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Can somebody give simple c-program to find whether my machine is 16-bit or 32-bit or 64-bit ?

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This isn't possible in general, but for specific architectures or operating systems it can be done. –  caf Sep 6 '10 at 8:31
    
I am using linux gcc compiler –  Jagan Sep 6 '10 at 8:31
    
Is there even a 16bit Linux/GCC implementation!? –  Clifford Sep 6 '10 at 9:16
    
And are you interested in address range or data bus width? The answer to the last then begs the question: why do you need to know? Answering that may get you a more useful answer. –  Clifford Sep 6 '10 at 9:22
    
gcc does not support 16-bit machines. –  R.. Sep 6 '10 at 12:24

5 Answers 5

up vote 4 down vote accepted

If you are concern about linux OS only then you can use uname() call.You can pass struct utsname to this API and can get the details. You can get further details on following URL

http://linux.die.net/man/2/uname

Also looking into the uname command source code can help you more on this.

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As an "implementation detail" this is exactly the sort of thing that is left out of the formal specification for the C language; given that the compiler is theoretically supposed to hide this from you, anything you could do to figure out this information technically depends on "undefined nonstandard behavior."

That's the pedantic answer. The practical answer is you can use sizeof(int) to determine the register width on your particular architecture with any sensible compiler.

Note that this is determined at compile time, not run time, so it tells you whether your app was compiled in 32-bit or 64-bit (or whatever-bit) mode, not whether it's being eg run on a 64-bit machine emulating 32-bit x86. For that sort of info you need to look at totally platform-specific things like CPUID.

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Do not use sizeof(int) for this. It will (in practice) not give you the right answer. Instead, sizeof(size_t), sizeof(ptrdiff_t), or sizeof(char *) would be good choices. (On any sane machine they'll all be the same..) –  R.. Sep 6 '10 at 12:21
    
sizeof(char *) won't work on platforms with varying pointer sizes (eg x86 in Real Mode with the near/far/huge pointer nonsense). size_t probably will. Which compilers have an int type that isn't register width? –  Crashworks Sep 7 '10 at 0:17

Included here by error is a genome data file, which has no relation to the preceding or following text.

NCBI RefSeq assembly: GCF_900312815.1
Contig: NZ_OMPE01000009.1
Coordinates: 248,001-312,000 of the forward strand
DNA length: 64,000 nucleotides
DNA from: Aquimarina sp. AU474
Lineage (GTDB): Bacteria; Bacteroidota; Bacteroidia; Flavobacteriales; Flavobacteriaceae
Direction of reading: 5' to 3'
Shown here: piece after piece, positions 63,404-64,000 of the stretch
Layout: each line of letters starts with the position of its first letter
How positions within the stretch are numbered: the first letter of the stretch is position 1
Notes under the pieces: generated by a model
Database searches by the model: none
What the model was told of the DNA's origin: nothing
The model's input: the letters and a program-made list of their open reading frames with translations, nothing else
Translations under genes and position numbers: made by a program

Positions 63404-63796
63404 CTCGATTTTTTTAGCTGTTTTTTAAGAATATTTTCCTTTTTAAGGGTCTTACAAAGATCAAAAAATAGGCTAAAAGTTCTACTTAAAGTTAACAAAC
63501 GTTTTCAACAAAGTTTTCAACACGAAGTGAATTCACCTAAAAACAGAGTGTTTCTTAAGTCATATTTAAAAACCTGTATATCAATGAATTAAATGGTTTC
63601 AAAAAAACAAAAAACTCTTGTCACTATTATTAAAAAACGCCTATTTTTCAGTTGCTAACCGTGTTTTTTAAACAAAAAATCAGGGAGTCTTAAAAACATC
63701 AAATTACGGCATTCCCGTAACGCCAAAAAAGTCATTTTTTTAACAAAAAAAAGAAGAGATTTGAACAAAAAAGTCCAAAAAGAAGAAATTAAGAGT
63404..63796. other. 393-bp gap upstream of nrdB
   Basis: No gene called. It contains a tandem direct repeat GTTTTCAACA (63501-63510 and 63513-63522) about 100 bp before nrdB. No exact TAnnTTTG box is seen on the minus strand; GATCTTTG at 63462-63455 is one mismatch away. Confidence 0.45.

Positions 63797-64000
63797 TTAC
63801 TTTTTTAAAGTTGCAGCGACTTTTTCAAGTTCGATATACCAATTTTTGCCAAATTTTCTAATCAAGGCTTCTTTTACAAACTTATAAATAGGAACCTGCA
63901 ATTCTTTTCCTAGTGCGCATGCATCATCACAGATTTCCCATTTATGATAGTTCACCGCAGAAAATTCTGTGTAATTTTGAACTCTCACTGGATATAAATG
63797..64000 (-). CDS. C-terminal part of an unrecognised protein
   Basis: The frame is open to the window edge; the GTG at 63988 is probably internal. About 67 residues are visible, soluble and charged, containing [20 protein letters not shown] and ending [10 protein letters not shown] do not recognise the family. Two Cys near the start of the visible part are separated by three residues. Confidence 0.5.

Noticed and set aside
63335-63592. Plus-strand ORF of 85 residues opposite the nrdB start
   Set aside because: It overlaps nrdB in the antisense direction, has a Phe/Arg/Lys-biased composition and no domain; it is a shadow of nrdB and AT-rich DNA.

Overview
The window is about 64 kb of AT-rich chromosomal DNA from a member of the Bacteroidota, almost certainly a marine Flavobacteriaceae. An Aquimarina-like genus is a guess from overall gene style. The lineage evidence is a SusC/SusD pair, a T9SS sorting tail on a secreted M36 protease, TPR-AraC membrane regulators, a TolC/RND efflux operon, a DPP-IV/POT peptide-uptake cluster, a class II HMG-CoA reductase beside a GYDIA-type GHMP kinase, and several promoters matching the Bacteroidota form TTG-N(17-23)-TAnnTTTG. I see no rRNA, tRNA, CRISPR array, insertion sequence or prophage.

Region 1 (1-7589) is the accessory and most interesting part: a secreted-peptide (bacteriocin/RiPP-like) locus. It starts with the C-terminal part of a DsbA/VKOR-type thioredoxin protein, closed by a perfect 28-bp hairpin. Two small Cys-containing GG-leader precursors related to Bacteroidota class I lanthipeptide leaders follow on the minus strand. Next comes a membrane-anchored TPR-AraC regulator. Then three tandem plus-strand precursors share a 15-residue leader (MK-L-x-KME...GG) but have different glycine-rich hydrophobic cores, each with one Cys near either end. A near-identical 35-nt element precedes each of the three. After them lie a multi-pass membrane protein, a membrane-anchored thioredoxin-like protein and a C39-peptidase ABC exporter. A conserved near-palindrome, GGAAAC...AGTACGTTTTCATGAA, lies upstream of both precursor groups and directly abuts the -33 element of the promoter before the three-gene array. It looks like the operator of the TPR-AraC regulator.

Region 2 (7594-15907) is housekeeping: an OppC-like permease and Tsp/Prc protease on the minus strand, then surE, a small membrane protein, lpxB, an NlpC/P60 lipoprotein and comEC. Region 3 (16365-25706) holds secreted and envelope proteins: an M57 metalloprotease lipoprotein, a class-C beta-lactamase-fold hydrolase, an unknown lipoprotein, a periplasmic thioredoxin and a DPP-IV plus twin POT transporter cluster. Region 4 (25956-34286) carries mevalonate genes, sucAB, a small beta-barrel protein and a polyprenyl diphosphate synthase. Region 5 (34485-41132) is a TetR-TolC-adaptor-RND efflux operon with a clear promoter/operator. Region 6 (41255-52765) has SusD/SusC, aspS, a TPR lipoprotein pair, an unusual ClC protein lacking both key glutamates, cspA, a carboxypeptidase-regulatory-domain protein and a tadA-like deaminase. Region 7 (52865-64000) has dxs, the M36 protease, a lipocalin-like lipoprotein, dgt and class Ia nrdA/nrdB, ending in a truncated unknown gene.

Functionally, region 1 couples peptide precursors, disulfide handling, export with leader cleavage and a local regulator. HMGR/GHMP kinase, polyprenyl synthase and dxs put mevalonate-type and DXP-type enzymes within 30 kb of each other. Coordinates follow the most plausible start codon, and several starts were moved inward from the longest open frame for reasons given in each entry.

The compiler has to know at compile time what architecture it is building for, so there should be no need to determine this at runtime.

A compiler will typically have a predefined macro indicating the architecture; you will have to test all the architectures you intend to build for. A list of such macros for various architectures is provided at http://predef.sourceforge.net/prearch.html

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So what if you run a 32-bit program on a 64-bit system? –  atzz Sep 6 '10 at 9:20
1  
As far as the 32-bit program is concerned, it's running on a 32-bit system. It can't make use of any 64-bit features within its own address/process space. The only reason I could think it might be useful to know if it's on a 32-bit or 64-bit host operating system is to decide which version of an external program to download and install. –  R.. Sep 6 '10 at 12:23
    
@atzz: The program will think that it is running on a 32 bit machine, so any test you devise would return 32bit. The program will be running in the OS's 32bit subsystem which will be a virtual machine. –  Clifford Sep 6 '10 at 16:54
    
Yes. But the topicstarter is interested in the information about actual hardware. (Or maybe I misunderstood the question...) –  atzz Sep 7 '10 at 8:45
    
@atzz: I am sure he is; my point is that it is not that simple (and near impossible perhaps). A 32 bit program running in a VM on a 64 bit host is still a 32 bit program and will perform like a 32 bit program, and be subject to the same address and data width restrictions, so there is little advantage in detecting the platform as 64 bit even if it were possible since the program could not take advantage of such knowledge (R..'s point notwithstanding). –  Clifford Sep 7 '10 at 16:45

There are multiple layers here compiler - OS - Processor. Getting machine arch from a user C program is not advisable because you don't have enough information and its not portable.

However if u want to know for specific OS like linux here is the link

You can use the help of the above tools in your program.

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This should work:

#include <iostream>
int main(int argc, char ** arv){
  std::cout << "sizeof(void*)=" << sizeof(void*) << std::endl;
  return 0;
}
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See my comment on HPT's answer. –  Ignacio Vazquez-Abrams Sep 6 '10 at 8:54
3  
Also, this is not C. –  domen Sep 6 '10 at 9:21

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